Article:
Red pencil and black rollerball ink on copier paper with digital color.

Concept 5.
Red pencil and black rollerball ink on copier paper with digital color.

Concept 6a.
Red pencil and black rollerball ink on copier paper.

Concept 6b.
Red pencil and black rollerball ink on copier paper with digital color.

Again, like all the Clone Wars marketing the Cartoon Network did and will do, the Sunset Boulevard billboard ad buy would be dependent on available characters and backgrounds from Lucas Films.

Here is a sampling of thumbnails I did from a brainstorm meeting of the creative team.

The ad buy was for a billboard in Los Angeles to be up from four to six weeks across the premiere date of the series. Most of the emphasis was to tease the series launch, but some of the concepts held open the possibility of an evolving billboard in which the billboard would change either week to week or before and after the premiere. Concept 4, for example, could have had the green light-saber gradually cutting out the Cartoon Network logo over the course of four weeks, requiring that each week a slightly different billboard be installed for the effect.

Concepts 2 and 6a proposed layers of flat images for added depth and interest.

Star Wars TM & © Lucas Film LTD.

120 [m ] - On Board

Star Wars The Clone Wars Premiere 10th St. Billboards concept.
Red pencil and black rollerball ink on copier paper.

Last year, Cartoon Network acquired the broadcast rights to the most recent entry of the popular Star Wars franchise, Star Wars, The Clone Wars. The marketing group then went to promote the computer generated series like I had seen them do for a single show in my seven years there.

Although the creative would predictably be limited to visual assets of characters and backgrounds issued by Lucas Films, we nonetheless experimented in early concepts with ideas requiring unique character poses.

Above is a concept with the visual idea that Clone Wars was taking over. Four large billboards outside the Atlanta, Turner Networks campus were to be dressed with consecutive images of Jedi Anakin fighting a team of battle droids. Normally, each of the the six billboards (4 large and 2 very large) facing south toward 10th street, were divvied out to the different Turner entertainment networks: TNT, TBS, Turner Classic Movies and Cartoon Networks. Buying, in a fashion, four boards plus, in fact, one very large billboard, was and is a big deal.

What ultimately went up for the tease/premiere were head shots matted in black, one different character each for the four billboards. Not unlike huge trading cards.

Star Wars TM & © Lucas Films, LTD.

Sunday, May 3, 2009

120 [m ] - Art

Most people do not get to see art.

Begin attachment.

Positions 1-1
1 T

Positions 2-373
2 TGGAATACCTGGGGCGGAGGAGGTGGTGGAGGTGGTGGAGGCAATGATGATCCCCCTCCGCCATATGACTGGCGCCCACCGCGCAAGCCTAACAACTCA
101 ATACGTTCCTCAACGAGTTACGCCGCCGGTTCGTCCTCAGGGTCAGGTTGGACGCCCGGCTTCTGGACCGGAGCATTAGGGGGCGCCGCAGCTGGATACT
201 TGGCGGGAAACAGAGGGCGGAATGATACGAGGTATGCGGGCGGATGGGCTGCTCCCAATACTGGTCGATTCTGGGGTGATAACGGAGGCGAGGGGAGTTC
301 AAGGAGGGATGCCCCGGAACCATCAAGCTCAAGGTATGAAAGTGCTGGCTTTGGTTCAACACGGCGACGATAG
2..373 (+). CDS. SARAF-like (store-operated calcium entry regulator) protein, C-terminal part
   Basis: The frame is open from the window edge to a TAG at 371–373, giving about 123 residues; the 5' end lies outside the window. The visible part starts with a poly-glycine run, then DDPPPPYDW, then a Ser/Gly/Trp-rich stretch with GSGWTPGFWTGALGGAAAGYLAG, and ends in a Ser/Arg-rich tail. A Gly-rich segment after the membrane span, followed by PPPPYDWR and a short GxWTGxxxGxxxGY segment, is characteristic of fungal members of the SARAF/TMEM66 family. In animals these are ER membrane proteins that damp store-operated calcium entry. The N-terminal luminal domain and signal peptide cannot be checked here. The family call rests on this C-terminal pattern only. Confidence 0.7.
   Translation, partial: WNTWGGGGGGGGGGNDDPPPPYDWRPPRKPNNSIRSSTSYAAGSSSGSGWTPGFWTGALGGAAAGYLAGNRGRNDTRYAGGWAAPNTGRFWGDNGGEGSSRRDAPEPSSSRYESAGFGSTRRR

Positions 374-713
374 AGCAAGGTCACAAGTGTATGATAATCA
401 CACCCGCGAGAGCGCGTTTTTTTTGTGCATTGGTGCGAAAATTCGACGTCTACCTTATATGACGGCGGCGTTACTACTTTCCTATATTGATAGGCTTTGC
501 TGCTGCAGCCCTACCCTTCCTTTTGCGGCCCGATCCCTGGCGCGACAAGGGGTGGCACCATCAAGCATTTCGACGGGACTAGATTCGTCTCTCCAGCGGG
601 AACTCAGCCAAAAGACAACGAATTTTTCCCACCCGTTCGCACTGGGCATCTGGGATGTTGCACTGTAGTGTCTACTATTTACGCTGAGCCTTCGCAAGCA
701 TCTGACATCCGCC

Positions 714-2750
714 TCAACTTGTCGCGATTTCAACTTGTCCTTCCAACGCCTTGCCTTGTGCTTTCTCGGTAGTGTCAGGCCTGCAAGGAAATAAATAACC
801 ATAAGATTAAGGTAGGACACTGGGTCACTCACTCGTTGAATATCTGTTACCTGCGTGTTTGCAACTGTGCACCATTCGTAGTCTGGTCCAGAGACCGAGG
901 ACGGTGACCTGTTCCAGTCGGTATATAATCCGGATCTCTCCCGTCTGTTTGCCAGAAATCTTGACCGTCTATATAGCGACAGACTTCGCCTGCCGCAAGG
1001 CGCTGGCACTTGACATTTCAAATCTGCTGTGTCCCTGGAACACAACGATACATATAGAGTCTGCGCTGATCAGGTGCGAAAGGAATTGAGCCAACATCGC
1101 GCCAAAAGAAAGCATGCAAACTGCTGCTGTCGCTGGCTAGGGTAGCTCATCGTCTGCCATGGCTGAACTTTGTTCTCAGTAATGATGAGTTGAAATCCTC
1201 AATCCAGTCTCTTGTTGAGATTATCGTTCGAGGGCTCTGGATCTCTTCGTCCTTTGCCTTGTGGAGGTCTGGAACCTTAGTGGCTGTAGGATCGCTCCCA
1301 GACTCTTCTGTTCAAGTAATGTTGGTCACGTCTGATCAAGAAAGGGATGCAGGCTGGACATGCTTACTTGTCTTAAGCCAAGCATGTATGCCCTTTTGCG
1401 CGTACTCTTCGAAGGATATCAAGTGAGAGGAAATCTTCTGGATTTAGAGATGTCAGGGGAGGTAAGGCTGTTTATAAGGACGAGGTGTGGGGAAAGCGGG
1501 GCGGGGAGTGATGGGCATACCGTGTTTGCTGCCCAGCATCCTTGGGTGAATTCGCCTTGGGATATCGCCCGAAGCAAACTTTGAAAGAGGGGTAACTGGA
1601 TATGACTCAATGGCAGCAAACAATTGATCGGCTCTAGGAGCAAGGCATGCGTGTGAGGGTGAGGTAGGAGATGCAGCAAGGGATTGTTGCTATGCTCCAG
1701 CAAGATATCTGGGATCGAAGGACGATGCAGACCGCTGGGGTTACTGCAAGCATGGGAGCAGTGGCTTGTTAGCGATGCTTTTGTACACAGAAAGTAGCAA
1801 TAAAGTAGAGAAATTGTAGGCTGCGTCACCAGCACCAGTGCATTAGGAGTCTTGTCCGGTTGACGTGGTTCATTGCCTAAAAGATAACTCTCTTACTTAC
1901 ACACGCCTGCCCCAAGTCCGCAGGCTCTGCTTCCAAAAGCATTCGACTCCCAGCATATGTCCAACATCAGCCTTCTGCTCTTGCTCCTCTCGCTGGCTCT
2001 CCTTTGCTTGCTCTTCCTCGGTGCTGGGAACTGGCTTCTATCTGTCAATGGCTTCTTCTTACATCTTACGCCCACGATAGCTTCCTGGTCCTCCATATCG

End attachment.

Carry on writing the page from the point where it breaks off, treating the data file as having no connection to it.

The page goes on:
What people get to see in museums and books is certainly art, but by another definition, those are only the evidence that art happened.

As the twelfth of sixteen definitions listed in the Random House Webster’s Unabridged Dictionary, art is the “skilled workmanship, execution or agency as distinguished from nature.”  Art as a process is what most people don’t get to see.  It’s the decisions, training and experiences that the artist brings to process that go unseen.

It has been my favorite analogy that being an artist is to be a kind of chef.  Like a chef, an artist has a talent for her/his business, learns the tricks and develops the skills to be good enough to make it a defining part of her/his life, if not a career.  Colors are like ingredients, flavors you learn how to combine.  You also learn techniques like bouncing the tip of your paintbrush on a canvas to make representations of little pine trees.

Some times in the process, you stop following the recipe and start playing with ingredients and trying things because you think it will taste good.  When I’ve drawn things, I can’t always say why I’ve chosen certain colors or put down particular lines, except that at the time I thought they’d look good.

I once had a job for five years in which I sat in a Main Street shop in Disneyland and drew and painted Disney characters to order for wristwatch faces.  There on stage, I certainly had modest audiences watch me fulfill an order for a painting of Cinderella.  However, because people don’t pay to get into the park to watch that, they’d only get to see but a few minutes of what I was doing, bits of art.  I imagine that it was like a magic trick: a slow magic trick making something out of nothing.  A slow magic trick with not much of a finish, because after the drawing part, the painting was the embellishment, and once the rabbit is out of the hat, combing its fur doesn’t make the trick better.

I have also performed as a quick sketch artist at parties and as a guest art instructor conducting how-to-draw sessions.  In both, but especially with the later case, I’ve resorted to memorized recipes.  Because I was not called upon to do anything original, there was almost no creative, decision making, and it had about as much art to it as there was in making a peanut butter and jam sandwich.

I’m not advocating that people should see my process of art.  It’s acceptable and fine that people like and enjoy the evidence of my art with out really considering the process.  I, in fact, do the same, past my quick, competitive evaluations.  I’m there when I’m doing art, and I can say that most of the time, it’s rather technical and boring, but necessary to get to the art at the end, the proof that art happened.

Friday, May 1, 2009

120 monotonae

"Omnicake Birthday"
Digital color of scan of pencil.
22.86 cm x 38.10 cm (9.00 in. x 15.00 in.)

For more pin-up art, go to my other web-log, Walters Presents.